The crown-of-thorns starfish (Acanthaster planci ) has caused severe damage to coral reefs in the Pacific Ocean and elsewhere. These large, bottom-dwelling invertebrates feed on the corals, destroying them in the process. This damage has been well documented on the Great Barrier Reef of Australia, almost one-quarter of which was destroyed by a crown-of-thorns infestation in the 1980s. When corals are destroyed by starfish, algae and bacteria grow over the surface and inhibit the establishment of new coral.
Another threat to coral reefs, observed in early 1980’s in the Caribbean and the Florida Keys, was a blight that decimated the population of spiny sea urchins. These invertebrates are important because they feed on benthic algae, preventing them from overgrowing the corals.
A phenomenon known as coral bleaching is caused when coral polyps expel their zooxanthellae so that the coral becomes pale or white. Without their algae corals become weak, and after several weeks may die. For some years marine scientists have been observing major bleaching events in many parts of the world; the bleaching event of 1998 was the worst ever observed, affecting most of the world’s coral reefs simultaneously. In some cases, severe damage has been caused to the coral-reef ecosystem (e.g., 80% coral die off). Scientists believe that unusually warm water temperatures are responsible for these catastrophic bleaching episodes. The cause (or causes) of these unusually warm temperatures is not certainly known, but a majority of scientists believe that global warming caused by human alteration of the atmosphere (especially increases of atmospheric carbon dioxide [CO2 ]) is responsible. Atmospheric CO2 — expected to increase to twice its natural level (i.e., its level just prior to the Industrial Revolution) by 2065— is also expected to harm coral reefs by changing the chemistry of seawater in such a way as to make calcium carbonate less available to reef-building organisms.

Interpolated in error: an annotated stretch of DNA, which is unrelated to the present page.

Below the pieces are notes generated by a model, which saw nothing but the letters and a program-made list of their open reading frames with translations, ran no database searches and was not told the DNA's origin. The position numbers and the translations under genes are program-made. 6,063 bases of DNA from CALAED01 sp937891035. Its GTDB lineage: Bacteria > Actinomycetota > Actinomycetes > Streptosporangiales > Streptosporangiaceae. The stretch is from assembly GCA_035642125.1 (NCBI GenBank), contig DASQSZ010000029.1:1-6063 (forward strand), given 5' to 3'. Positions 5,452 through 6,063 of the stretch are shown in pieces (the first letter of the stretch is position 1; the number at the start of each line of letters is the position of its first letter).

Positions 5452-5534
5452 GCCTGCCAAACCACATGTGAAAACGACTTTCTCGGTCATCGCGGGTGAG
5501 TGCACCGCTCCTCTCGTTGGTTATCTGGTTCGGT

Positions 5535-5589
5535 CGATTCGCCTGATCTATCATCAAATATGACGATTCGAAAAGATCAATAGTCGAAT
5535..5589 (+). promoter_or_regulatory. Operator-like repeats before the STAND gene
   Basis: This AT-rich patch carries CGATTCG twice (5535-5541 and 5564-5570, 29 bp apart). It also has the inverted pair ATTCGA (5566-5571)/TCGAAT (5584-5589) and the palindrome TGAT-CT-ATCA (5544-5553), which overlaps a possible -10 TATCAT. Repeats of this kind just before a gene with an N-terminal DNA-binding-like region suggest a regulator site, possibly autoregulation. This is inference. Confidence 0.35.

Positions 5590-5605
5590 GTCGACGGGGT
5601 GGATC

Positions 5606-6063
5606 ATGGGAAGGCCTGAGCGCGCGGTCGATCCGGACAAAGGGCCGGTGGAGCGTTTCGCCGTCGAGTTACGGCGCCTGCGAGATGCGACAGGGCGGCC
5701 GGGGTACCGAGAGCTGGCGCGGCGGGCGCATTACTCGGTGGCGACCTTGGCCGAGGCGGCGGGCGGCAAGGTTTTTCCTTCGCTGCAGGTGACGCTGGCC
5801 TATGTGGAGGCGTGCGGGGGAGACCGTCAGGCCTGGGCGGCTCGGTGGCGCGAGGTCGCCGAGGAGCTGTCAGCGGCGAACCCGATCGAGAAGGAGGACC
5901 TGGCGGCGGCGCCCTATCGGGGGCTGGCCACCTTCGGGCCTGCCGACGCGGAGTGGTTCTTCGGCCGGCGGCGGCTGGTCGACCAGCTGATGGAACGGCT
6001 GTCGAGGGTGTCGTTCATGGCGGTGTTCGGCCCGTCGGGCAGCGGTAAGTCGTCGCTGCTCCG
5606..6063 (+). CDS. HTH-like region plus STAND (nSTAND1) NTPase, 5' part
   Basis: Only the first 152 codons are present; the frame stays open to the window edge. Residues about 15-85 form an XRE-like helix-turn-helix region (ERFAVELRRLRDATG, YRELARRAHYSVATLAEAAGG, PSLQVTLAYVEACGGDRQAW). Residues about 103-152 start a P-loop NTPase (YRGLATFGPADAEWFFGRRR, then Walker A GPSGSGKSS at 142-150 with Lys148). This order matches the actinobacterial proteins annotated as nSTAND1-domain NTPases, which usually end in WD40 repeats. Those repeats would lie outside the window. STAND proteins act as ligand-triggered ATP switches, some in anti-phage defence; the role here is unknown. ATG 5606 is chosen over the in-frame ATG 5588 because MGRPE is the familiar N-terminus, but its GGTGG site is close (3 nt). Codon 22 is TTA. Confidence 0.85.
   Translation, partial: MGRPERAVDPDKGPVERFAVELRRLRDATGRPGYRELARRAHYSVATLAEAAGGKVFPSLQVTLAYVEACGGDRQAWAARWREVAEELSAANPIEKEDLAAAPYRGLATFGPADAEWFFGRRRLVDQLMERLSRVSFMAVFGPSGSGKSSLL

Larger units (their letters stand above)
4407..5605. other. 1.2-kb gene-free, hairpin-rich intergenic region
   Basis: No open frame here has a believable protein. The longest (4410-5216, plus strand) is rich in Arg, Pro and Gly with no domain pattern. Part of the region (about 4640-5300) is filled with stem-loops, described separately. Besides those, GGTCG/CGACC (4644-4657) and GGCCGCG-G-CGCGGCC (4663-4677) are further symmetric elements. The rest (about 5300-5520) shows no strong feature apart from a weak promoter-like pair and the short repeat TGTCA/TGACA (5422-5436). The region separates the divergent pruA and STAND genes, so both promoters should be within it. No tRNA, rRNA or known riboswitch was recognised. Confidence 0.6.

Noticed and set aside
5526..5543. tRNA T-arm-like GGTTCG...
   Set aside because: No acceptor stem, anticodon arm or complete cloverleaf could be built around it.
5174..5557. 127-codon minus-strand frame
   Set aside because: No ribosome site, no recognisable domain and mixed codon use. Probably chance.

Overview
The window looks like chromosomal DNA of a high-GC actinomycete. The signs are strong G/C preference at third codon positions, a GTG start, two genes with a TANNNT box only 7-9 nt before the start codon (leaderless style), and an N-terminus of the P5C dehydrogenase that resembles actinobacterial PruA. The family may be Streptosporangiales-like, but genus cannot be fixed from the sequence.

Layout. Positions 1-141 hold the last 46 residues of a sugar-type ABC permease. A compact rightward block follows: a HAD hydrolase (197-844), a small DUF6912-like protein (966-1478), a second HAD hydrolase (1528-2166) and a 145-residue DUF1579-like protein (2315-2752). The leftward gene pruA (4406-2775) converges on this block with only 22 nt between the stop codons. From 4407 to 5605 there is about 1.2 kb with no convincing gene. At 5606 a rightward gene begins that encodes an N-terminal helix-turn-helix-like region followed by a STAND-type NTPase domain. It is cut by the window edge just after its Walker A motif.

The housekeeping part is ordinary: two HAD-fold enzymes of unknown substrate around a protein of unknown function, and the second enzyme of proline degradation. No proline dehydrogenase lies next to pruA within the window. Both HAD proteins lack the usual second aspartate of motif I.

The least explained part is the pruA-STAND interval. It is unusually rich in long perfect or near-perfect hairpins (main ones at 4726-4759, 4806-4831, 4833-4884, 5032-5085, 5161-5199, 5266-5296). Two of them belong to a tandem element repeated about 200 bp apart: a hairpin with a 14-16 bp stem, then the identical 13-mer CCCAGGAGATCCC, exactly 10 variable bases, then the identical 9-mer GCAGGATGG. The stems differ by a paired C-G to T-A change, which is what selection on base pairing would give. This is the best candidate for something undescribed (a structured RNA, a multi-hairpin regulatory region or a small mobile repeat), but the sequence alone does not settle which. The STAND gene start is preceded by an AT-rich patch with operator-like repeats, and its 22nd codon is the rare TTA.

Marine biologists also suspect that other devastating infectious coral diseases are also becoming more common. These diseases have names such as “black band,” “white plague,” and “white pox.” They are capable of wiping out much of the coral in an afflicted reef.